Academic and higher technical education opportunities were well-developed by1978. The first college of Medicine opened in Kabul in 1932 and later facultieswere joined to form Kabul University in 1946; women were admitted in 1960; andall faculties were brought to a central campus in 1964. Kabul Universityextended its facilities by opening the Nangarhar Faculty of Medicine inJalalabad in 1963 which formed the nucleus of Ningrahar University in 1964 whichhas been called the Ningrahar Islamic University since 1992. In addition, overthe years increasing numbers of students, male and female, studied abroad.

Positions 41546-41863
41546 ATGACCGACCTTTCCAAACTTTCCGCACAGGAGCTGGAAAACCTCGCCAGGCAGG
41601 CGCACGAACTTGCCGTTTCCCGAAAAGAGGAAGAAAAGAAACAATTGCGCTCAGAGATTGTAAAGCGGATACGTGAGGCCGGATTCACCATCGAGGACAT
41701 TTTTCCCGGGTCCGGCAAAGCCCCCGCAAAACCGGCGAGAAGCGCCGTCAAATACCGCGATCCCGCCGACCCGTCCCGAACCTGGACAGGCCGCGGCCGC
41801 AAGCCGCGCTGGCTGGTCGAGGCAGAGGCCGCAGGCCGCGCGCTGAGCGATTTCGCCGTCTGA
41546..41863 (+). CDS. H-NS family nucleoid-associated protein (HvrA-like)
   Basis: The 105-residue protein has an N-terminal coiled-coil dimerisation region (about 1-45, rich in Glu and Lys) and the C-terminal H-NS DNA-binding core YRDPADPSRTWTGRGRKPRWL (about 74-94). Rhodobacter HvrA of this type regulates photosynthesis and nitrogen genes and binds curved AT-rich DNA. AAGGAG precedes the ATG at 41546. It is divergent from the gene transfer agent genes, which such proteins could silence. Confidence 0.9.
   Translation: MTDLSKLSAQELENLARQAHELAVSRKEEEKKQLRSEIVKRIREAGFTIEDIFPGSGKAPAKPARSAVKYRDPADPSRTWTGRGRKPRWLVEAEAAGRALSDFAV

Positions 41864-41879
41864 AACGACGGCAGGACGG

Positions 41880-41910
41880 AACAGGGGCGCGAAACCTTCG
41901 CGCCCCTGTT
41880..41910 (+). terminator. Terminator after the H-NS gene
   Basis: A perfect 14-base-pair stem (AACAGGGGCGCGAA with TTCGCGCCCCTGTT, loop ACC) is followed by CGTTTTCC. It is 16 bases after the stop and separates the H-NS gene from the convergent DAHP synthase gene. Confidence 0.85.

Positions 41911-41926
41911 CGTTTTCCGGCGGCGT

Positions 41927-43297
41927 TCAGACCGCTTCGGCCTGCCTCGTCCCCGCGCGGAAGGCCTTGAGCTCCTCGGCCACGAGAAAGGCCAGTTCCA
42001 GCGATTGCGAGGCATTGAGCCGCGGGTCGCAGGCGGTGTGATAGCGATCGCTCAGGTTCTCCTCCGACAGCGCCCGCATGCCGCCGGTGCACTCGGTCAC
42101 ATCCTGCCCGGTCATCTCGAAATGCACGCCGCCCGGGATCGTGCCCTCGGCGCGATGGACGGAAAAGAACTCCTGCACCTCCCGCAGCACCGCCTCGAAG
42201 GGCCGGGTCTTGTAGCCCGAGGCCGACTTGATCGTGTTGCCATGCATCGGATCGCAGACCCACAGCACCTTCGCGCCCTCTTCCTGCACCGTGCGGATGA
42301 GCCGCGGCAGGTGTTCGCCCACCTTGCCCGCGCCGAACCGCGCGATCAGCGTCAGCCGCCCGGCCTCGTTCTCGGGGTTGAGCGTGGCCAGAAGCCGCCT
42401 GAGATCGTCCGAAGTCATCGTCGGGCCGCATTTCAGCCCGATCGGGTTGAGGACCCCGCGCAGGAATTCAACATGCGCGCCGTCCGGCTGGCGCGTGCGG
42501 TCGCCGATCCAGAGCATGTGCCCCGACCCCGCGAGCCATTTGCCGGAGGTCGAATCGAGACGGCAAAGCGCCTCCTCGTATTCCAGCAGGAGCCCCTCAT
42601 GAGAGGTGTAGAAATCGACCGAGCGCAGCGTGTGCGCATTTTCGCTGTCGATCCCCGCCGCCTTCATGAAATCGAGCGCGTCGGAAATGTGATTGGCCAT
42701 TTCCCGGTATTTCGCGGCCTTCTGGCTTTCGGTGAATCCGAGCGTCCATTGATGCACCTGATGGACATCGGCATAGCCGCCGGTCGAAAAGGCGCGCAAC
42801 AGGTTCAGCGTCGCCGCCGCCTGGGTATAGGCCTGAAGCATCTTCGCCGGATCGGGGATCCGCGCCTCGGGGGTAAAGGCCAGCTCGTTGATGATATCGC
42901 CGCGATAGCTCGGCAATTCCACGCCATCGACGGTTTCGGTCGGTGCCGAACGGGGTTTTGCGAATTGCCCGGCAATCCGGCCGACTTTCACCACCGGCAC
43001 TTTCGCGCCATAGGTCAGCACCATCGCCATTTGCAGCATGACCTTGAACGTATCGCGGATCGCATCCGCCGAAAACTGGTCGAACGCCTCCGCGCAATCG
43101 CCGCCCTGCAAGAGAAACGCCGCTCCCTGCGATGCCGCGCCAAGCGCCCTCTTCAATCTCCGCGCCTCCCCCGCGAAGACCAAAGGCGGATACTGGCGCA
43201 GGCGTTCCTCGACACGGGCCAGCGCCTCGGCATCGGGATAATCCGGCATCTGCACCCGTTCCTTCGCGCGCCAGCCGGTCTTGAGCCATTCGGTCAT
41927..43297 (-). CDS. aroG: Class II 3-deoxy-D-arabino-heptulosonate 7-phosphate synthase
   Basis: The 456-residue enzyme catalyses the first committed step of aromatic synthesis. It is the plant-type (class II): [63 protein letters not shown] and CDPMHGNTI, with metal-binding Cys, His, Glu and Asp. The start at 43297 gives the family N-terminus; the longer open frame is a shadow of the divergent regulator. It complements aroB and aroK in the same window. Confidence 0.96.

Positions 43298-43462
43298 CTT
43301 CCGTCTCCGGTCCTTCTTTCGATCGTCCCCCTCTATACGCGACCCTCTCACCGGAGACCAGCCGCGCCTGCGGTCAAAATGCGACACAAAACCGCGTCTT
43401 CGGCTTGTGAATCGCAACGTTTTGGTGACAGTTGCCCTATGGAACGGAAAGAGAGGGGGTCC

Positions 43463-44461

Support for the university's faculties came from many international sources,including the United States. In 1969 Prime Minister Alexei Kosygin opened thePolytechnic Institute in Kabul where the curriculum included engineering,geology, mineral, oil and gas exploitation, roads and industrial construction,hydroelectric networks and city planning. Later, during the tenure of the PDPAgovernments, Balkh University (1986), Herat University (1988), and KandaharUniversity (1991) were established. In the mid-1990s, institutions were openedin Baghlan, Takhar and Bamiyan. Most higher education institutions were stillfunctioning in 1996, albeit in severely damaged physical facilities, with nextto no textbooks, libraries or laboratories, and hampered by underqualifiedstaff. The Taliban exclude women from universities in areas under their control.
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